WELLINGTON (Reuters) – Serena Williams won her first title since the 2017 Australian Open with a 6-3 6-4 victory over fellow American Jessica Pegula at the Auckland Classic on Sunday.
FILE PHOTO: Aug 26, 2019; Flushing, NY, USA; Serena Williams of the USA hits to Maria Sharapova of Russia in the first round on day one of the 2019 U.S. Open tennis tournament at USTA Billie Jean King National Tennis Center. Mandatory Credit: Robert Deutsch-USA TODAY Sports
The 38-year-old Williams now has the opportunity to sweep both titles at the Auckland Tennis Center, having also advanced to the doubles final with good friend Caroline Wozniacki.
They will face the American duo of Asia Muhammad and Taylor Townsend later on Sunday.
The victory gave Williams her 73rd WTA title and broke a near three-year drought, despite having appeared in five finals since she clinched her 23rd Grand Slam crown with a win at the Australian Open in 2017.
Williams is chasing Australian Margaret Court’s record 24 Grand Slam singles titles, but has lost two Wimbledon and two U.S. Open finals since her 6-4 6-4 victory over elder sister Venus in Melbourne.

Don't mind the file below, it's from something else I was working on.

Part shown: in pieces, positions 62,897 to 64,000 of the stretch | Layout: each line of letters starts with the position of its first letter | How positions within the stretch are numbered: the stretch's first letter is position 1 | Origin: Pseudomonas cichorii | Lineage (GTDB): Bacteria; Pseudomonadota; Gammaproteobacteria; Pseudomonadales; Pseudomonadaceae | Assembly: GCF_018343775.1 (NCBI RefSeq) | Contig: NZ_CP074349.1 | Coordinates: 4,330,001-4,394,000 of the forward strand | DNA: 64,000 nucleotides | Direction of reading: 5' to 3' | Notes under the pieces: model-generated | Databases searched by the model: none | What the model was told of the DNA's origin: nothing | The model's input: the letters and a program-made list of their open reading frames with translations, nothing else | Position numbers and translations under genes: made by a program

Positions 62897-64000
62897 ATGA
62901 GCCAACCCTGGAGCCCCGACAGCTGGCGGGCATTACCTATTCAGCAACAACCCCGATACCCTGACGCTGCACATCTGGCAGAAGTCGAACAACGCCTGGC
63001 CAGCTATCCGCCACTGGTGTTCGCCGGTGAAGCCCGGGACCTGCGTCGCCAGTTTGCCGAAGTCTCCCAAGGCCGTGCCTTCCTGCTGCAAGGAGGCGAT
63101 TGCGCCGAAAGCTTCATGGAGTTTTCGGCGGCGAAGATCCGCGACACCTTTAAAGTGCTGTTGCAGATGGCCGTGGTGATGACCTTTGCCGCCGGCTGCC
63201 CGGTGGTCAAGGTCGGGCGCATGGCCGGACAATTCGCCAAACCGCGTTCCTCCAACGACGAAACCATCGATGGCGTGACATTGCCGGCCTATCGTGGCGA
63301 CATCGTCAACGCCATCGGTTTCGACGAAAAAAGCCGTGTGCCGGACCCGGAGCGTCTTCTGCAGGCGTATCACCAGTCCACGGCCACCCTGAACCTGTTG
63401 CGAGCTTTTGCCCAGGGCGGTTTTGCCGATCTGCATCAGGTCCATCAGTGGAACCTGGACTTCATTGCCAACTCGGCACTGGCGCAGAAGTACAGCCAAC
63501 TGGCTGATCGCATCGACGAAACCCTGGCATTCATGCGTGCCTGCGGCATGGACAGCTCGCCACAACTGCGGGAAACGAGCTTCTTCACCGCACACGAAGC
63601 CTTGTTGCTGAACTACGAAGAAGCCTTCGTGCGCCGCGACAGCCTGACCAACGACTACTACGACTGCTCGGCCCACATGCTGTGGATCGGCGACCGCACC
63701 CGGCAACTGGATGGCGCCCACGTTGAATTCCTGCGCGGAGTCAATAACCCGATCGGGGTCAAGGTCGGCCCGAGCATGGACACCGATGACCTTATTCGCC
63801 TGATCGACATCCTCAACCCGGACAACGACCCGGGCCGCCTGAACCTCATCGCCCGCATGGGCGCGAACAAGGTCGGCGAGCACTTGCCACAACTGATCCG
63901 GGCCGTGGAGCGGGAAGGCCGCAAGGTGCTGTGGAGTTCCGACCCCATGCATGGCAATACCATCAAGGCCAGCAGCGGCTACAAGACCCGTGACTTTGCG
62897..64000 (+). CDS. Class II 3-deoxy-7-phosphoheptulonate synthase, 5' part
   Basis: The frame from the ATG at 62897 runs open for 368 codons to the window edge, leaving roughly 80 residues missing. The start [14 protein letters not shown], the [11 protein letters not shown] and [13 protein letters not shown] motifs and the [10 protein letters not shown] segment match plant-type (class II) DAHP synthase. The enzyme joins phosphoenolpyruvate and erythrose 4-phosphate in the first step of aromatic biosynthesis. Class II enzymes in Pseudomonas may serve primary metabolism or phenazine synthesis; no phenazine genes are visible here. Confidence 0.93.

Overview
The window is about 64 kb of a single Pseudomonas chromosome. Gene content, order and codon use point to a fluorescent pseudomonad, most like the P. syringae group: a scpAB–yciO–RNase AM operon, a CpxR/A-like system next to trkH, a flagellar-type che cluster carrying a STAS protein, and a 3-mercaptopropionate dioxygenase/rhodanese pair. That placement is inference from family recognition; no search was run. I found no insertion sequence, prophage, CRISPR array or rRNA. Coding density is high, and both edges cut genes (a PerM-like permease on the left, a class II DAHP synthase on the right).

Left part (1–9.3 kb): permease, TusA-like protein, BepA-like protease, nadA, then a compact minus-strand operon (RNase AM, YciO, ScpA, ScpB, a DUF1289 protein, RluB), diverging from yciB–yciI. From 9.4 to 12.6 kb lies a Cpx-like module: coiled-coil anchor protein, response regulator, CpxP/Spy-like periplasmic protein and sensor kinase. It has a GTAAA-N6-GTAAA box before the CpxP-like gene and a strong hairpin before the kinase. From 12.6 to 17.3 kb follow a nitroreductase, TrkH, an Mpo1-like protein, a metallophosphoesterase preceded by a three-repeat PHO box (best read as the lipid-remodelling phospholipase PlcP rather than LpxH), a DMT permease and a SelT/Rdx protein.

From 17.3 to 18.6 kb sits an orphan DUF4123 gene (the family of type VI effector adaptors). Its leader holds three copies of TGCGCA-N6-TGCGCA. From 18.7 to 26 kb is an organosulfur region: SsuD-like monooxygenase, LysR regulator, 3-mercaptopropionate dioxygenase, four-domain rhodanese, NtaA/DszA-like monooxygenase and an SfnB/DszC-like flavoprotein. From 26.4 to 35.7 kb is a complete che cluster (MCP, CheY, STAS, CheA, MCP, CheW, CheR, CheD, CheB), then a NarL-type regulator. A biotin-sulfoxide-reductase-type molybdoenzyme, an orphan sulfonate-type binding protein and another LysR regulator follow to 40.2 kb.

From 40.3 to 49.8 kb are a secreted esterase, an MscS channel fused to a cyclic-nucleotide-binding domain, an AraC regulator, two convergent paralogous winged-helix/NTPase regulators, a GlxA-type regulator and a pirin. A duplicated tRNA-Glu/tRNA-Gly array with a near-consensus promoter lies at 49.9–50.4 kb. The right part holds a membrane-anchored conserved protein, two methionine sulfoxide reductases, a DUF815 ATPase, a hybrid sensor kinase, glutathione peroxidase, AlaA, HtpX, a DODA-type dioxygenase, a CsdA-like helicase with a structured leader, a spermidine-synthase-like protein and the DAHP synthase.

She had struggled for consistency earlier in the week, but sent an ominous message to the field at this year’s Australian Open that starts on Jan. 20 when she demolished promising teenager Amanda Anisimova 6-1 6-1 in 45 minutes in their semi-final.
Pegula, who began the game with a heavily strapped left thigh, still put Williams under immense pressure at the outset and took a 2-0 lead.
She could have held a 3-0 advantage had the 38-year-old not fought off four break points to get on the board.
While Pegula held her next service game, Williams, who was becoming angrier and angrier with herself, found her range to reel off the next five games by winning the important points and seal the first set in 51 minutes.
Pegula managed to hold in the first game of the second set, but Williams then ran through the next three to give her the advantage. When she held serve to love in the sixth game the result was all but sealed.
Williams raced through the final game to love, sealing the title with a backhand winner down the line, and lifted her arms in prolonged celebration.
Reporting by Greg Stutchbury; Editing by Richard Pullin